We all relied heavily on each other to communicate from one component or process to the next. System integrators tried to keep an eye on all of the parts to ensure a smooth system-wide deployment. These projects went on for years. We employed what we now know as the waterfall development model, but at the time we just referred to it as MIL-STD version 2167.  Now, I’m not claiming that these were smooth projects. They were terrible and required massive amounts of overtime (which luckily we were paid for), rework, and heroics of some of us to pull it off. These were much different times, but looking back, we did what always worked, and used common sense and a will not to fail. We were motivated to serve our nation’s best interests and we were young, enjoying cashing in those big overtime checks. Organizing ourselves was less of  an issue, knowing that we had to solve important problems and everyone was focused on success.

    For my 12 years there, the projects got bigger and more complex. We kept using the same organization techniques because they worked for us in those circumstances.  Every project required a level of heroics at the end, which nobody would tolerate today. These were different times. Today’s software development environment requires faster speed, much higher quality, and the ability to adapt to a much higher rate of change. My point here is that we didn’t need a model to tell us what to do and, to my knowledge, there was never a Scaled Waterfall Model.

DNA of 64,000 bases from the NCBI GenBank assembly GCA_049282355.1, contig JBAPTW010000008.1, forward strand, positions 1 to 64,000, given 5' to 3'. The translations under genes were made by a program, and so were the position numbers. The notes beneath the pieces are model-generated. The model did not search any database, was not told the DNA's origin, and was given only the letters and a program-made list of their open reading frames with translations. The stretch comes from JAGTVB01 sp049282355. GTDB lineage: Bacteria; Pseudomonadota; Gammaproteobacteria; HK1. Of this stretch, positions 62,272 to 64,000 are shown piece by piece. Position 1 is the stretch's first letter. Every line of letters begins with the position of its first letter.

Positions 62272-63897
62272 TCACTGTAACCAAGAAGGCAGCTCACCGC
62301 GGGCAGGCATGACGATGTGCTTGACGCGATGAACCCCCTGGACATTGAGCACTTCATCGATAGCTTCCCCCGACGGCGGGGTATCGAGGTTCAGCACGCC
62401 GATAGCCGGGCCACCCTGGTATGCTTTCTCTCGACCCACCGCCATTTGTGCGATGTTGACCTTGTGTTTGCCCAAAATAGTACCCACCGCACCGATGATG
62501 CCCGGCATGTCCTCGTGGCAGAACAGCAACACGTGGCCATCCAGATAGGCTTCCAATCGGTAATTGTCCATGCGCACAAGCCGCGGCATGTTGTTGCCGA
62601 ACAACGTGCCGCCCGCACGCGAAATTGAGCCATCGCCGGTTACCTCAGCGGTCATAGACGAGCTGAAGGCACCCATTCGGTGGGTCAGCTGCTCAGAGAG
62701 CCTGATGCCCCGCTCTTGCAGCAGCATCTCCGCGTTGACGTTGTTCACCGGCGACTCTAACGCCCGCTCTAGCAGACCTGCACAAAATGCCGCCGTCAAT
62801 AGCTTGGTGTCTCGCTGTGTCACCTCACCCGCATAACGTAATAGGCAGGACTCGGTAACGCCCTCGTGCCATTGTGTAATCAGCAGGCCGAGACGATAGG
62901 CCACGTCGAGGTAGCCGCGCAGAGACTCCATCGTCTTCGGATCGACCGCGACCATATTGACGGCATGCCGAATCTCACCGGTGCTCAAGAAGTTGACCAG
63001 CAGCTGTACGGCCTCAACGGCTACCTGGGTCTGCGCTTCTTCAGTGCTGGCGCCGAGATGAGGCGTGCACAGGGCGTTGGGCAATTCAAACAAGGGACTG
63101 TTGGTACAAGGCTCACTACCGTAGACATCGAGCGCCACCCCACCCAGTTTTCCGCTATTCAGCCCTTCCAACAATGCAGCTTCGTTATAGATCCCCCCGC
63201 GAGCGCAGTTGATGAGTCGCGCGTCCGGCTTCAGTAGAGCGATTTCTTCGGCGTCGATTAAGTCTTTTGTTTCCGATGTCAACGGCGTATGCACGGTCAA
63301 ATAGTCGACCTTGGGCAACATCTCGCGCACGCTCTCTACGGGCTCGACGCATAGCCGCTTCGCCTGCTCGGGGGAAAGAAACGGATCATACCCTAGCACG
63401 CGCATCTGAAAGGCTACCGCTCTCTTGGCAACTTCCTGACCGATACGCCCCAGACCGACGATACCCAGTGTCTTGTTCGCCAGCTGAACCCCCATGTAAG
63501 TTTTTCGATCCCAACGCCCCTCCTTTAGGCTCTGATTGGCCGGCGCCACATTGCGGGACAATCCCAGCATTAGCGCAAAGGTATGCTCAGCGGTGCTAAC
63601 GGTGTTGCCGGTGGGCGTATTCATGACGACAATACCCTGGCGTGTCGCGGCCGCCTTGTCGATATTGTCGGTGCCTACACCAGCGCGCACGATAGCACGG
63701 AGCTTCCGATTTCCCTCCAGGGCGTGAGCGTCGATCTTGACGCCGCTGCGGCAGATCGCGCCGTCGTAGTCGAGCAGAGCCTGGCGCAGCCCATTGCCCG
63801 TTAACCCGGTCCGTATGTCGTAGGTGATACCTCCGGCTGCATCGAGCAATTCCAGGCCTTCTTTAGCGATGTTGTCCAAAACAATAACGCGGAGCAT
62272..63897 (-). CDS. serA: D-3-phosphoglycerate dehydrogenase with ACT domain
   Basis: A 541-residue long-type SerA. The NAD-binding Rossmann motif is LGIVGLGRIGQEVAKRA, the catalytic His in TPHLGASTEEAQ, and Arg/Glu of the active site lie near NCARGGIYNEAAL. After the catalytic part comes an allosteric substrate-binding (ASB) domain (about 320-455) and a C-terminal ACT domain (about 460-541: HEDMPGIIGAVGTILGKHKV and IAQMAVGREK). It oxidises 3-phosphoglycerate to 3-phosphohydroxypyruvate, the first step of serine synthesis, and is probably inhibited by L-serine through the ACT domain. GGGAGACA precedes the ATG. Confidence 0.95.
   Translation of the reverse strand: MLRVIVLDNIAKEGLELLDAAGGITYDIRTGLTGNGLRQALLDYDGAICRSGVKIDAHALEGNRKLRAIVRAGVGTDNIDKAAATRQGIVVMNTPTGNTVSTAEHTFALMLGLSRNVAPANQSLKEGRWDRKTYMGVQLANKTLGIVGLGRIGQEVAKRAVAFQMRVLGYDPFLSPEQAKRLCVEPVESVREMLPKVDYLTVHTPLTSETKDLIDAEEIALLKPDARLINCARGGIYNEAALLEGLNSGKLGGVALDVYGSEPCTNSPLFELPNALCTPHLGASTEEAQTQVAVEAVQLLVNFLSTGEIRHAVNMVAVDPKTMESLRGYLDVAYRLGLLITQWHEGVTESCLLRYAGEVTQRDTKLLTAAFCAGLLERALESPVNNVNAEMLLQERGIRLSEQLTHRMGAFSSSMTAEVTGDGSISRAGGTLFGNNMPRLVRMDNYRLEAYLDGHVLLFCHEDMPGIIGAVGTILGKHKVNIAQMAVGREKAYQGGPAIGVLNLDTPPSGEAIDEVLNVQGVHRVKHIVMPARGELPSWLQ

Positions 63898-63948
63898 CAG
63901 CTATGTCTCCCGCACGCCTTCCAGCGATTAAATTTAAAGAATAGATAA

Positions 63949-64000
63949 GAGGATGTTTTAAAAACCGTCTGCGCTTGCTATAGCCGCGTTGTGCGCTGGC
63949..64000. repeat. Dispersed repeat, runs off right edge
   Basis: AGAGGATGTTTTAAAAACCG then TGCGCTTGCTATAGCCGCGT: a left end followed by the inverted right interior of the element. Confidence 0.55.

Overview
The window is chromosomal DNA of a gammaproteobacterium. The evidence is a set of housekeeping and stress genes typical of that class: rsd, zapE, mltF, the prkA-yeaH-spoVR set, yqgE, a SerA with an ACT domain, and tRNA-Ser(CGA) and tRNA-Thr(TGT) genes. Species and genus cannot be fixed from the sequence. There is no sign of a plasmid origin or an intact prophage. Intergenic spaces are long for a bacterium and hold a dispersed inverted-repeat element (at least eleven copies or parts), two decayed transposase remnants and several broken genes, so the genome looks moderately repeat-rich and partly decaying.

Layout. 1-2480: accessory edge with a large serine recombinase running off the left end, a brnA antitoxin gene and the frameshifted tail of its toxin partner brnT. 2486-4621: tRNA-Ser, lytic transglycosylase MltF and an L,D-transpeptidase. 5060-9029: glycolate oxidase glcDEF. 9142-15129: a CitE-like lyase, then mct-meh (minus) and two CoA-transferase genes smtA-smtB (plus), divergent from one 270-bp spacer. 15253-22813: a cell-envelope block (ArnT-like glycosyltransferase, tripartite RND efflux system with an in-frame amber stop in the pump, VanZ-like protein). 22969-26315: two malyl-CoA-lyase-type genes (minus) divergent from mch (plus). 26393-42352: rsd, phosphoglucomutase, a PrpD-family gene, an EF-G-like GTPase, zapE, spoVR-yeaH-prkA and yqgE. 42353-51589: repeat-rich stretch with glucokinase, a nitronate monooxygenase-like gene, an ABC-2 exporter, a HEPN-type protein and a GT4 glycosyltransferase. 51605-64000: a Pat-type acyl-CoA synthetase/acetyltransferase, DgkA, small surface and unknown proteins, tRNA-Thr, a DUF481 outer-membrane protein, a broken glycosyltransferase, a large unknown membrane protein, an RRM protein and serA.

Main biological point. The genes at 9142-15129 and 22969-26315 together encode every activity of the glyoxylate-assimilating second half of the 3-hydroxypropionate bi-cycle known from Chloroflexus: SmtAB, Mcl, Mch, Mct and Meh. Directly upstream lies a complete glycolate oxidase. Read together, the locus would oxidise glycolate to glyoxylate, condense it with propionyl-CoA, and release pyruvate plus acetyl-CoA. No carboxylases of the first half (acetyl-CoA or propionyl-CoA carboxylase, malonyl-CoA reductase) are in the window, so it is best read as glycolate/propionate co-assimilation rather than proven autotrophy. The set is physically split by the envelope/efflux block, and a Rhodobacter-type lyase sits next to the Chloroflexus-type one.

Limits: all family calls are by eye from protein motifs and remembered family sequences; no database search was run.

A Burning Platform

    Fast-forward through a number of great experiences, including a very successful start-up where I really learned the value of agility in its purest sense before “agile development” was a term. At the end of 2001, I wound up as the vice president of development at Primavera Systems. Now part of Oracle, Primavera makes enterprise portfolio, program, and project management software. This was where we used Scrum staring in early 2003 in an organization with almost 150 people — that became one of the first, and certainly well-publicized agile success stories.